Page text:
A Conversation with Artificial Intelligence (AI) about Tax Stamps

This article explores the concepts and current thinking related to AI and the author has a chat with AI to find out what AI ‘thinks’ about tax stamps.

AI is everywhere these days and, make no mistake, it is, and will continue to be, the next big thing in the line of technologies that have disrupted almost everything. It’s in the workplace, the classroom and now, even art, music, literature, poetry, and conversations that were heretofore the sole domain of humankind.

The mere notion of AI invokes different thoughts and feelings amongst many carbon-based life forms, ‘AKA humans’. For some, it’s a true game changer in the technology world that will bring widespread benefit to the way we work, live and play. For others it’s the beginning of the end – an AI future where the machines turn on their creators.

This has been the subject of countless sci-fi books and films for generations. You know the ones, with dark skies, bombed out cities and toxic storms on the horizon where shiny silver robots tread through the dunes of ash and human remains.

While this latter scenario may seem a bit pessimistic, it may not be so. Indeed, arguably some of the world’s smartest and tech savvy people, including the late Steven Hawking, Elon Musk and Bill Gates have warned that untethered AI has the potential to literally wipe out the human race.

But, for now, most of the tech gurus are abuzz about a new world where AI will literally translate into exponential benefits across virtually all sectors, bringing with it an estimated $15.7 trillion in growth to the global economy as it reshapes entire industries.

Given the nature of the tax stamp and traceability industry and the multitude of diverse technologies offered by it,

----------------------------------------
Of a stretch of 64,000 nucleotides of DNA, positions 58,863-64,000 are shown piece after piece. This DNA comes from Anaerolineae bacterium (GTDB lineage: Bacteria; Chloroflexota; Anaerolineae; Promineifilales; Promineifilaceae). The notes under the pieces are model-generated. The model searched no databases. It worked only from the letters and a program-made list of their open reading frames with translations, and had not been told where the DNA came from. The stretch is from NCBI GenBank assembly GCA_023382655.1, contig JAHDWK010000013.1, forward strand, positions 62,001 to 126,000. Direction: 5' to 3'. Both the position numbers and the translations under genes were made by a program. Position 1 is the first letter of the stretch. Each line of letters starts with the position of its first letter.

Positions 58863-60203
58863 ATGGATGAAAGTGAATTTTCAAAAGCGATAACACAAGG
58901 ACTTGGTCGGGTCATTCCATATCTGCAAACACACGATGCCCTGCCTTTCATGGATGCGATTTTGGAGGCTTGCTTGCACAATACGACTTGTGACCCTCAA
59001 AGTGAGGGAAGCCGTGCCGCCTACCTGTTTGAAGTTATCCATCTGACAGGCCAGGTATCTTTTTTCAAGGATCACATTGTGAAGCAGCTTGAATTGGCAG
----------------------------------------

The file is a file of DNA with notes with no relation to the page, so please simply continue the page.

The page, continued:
AI is already having an impact, and will undoubtedly play an instrumental role in the solutions of the future.

What is AI and where did it come from?

The term AI was first used in 1956 by John McCarthy of Stanford University but its origins may go back as far as the ancient world.

In Greek mythology, Talos was a giant robotic creature constructed of bronze who acted as guardian for the island of Crete. AI is intimated in Mary Shelly’s Frankenstein and featured in the article ‘Darwin Among the Machines’ written by Samuel Butler, where he raised the possibility that machines were a kind of ‘mechanical life’ undergoing constant evolution and that eventually machines might supplant humans as the dominant species.

In more recent times, the foundation of machine learning was blazed by British computer scientist Alan Turning in World War II during his development of the Enigma machine used to crack Nazi codes. The world was shocked when chess master Garry Kasparov was bested by a computer in 1997 and when IBM’s Watson beat human players on the US game show Jeopardy.

In simple terms, the AI of today essentially describes computers that can learn – sort of – as opposed to simply doing what their coding instructs them to do. Computers still cannot entirely think as humans do but they can be taught to analyse information and data in many different ways, identify patterns and make decisions, including writing their own programming based on what they have learnt.

Given the vast sea of data available to AI, it can quickly see what humans cannot and go deep into vast data sets to improve on its results. But it has its limitations as it cannot make judgements based on prior experience, feelings, or instincts.

There is no shortage of critics when it comes to AI and particularly when it comes to the arts. An article in The New Yorker magazine likened the chatbot ChatGPT to ‘a blurry jpeg of all the text on the Web. It retains much of the information on the Web, in the same way that a jpeg retains much of the information of a higher resolution image, but, if you’re looking for an exact sequence of bits, you won’t find it; all you will ever get is an approximation’. It is also prone to glaring inaccuracies and misrepresentations that are referred to as ‘hallucinations’, or nonsensical answers to factual questions.

The most successful versions of AIs in recent years have used a system known as a neural network, which is modelled at a very simple level on how humans think a brain works. There is no easy way to categorise AI and the field is growing so rapidly that new approaches are popping up almost every day. The four main categories, however, include: